I've been reading what everyone has said, but I still don't think everyone gets what Ajahn Brahm is saying. So I'm going to quote from his book on the characteristics of the first jhana.
On page 155 he begins: "All jhanas are states of unmoving bliss,almost. However, in the first jhana, there is some movement discernible. I call this movement the "wobble" of first jhana. One is aware of great bliss, so powerful it has subdued completely the part of the ego that wills and does. In jhana, one is on automatic pilot, as it were, with no sense of being in control. However, the bliss is so delicious that it can generate a small residue of attachment. The mind instinctively grasps at the bliss. Because he bliss of the first jhana is fueled by letting go, such involuntary grasping weakens the bliss. Seeing the bliss weaken, the mind automatically lets go of its grasping, and the bliss increases in power again. The mind then grasps again, then lets go again. Such subtle involuntary movement gives rise to the wobble of the first jhana.
On page 156 he continues: "This process can be perceived in another way. As the bliss weakens because of the involuntary grasping, it seems as if mindfulness moves a small distance away from the bliss. Then the mindfulness gets pulled back into the bliss as the mind automatically lets go. This back and forth movement is a second way of describing the wobble.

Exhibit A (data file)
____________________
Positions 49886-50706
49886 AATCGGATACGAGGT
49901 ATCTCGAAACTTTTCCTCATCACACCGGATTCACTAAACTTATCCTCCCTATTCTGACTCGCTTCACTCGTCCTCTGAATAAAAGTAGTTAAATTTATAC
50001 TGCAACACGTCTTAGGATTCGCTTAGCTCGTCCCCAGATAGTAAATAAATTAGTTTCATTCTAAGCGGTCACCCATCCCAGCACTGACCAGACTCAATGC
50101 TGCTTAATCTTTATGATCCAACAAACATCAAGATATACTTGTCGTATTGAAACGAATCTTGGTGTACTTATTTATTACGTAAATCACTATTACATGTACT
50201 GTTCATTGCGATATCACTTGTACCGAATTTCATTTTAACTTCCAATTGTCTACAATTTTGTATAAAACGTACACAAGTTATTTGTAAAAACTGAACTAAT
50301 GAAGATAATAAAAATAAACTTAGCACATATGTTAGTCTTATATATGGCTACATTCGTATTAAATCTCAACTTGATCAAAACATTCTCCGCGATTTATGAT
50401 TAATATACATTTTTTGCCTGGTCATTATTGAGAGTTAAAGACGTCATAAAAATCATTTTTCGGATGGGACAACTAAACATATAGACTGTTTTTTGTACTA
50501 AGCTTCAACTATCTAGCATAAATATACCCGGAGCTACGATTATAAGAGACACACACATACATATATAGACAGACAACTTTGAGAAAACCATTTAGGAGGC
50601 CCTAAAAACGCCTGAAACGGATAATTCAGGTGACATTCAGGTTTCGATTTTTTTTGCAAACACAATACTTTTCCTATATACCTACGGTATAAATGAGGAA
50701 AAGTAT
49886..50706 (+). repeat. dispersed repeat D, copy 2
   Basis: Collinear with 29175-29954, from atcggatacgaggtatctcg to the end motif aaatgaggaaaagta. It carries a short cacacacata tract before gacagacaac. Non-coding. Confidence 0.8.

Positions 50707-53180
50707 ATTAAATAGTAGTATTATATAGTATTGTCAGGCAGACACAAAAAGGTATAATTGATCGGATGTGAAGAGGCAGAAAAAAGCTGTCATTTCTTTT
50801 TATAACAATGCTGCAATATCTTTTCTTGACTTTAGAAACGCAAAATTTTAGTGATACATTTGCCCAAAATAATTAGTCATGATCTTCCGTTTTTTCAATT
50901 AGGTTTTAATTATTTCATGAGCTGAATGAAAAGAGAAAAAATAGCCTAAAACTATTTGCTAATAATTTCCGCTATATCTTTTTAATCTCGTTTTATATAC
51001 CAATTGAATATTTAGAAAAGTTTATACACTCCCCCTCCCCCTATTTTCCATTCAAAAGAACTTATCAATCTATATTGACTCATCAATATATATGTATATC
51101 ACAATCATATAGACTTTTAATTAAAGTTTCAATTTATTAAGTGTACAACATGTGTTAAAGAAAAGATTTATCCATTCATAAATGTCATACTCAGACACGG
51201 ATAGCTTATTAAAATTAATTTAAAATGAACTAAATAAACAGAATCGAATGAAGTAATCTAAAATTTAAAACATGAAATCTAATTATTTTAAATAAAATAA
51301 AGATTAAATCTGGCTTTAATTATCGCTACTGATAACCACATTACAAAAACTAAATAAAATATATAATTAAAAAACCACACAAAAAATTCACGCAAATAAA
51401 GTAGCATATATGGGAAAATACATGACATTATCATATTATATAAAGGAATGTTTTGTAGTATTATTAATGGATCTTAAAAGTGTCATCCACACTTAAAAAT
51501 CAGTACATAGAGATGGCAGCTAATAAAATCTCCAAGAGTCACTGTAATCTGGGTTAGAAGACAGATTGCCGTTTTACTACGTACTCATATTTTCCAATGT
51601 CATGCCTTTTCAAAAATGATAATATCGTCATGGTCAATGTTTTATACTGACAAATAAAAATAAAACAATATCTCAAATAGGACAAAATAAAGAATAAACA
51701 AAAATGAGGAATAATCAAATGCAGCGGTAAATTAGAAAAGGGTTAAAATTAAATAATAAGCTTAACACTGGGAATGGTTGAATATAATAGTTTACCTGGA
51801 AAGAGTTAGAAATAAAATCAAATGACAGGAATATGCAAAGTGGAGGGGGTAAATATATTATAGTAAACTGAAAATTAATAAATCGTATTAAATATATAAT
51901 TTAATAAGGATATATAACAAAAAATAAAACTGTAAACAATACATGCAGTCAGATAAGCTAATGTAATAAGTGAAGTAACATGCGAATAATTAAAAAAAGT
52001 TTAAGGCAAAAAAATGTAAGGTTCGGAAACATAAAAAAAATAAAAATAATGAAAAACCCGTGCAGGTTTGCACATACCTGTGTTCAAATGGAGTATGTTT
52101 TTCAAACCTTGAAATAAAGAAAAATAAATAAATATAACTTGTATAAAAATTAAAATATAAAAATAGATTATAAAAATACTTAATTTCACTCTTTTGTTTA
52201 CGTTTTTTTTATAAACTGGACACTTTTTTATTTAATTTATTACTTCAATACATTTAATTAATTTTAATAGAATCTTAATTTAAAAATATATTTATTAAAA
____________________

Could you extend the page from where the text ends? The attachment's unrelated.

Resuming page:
(Now here is the part about thought in the context of Jhana) "This wobble is, in fact, the pair of first jhana factors called vitakka and vicara. Vitakka is the automatic movement back into the bliss, vicara is the involuntary grasping of the bliss. Some commentators explain vitakka and vicara as "initial thought" and "sustained thought". While in other contexts this pair can refer to thought, in jhana they certainly mean something else. It is impossible that such a gross activity as thinking can exist in such a refined state as jhana. In fact, thinking ceases a long time prior to jhana. In jhana, vitakka and vicara are both subverbal and so do not qualify as thought. Vitakka is the subverbal movement of the mind back into bliss. Vicara is the subverbal movement of mind that holds on to the bliss. Outside of jhana, such movements of mind will often generate thought, and sometimes speech. But in jhana, vitakka and vicara are too subtle to create any thought. All they are capable of doing is moving mindfulness back into the bliss and holding mindfulness there."
So, I'm confused on that last part and I wonder about his interpretation of vitakka and vicara. Does anyone find problems with what Ajahn Brahm is saying here?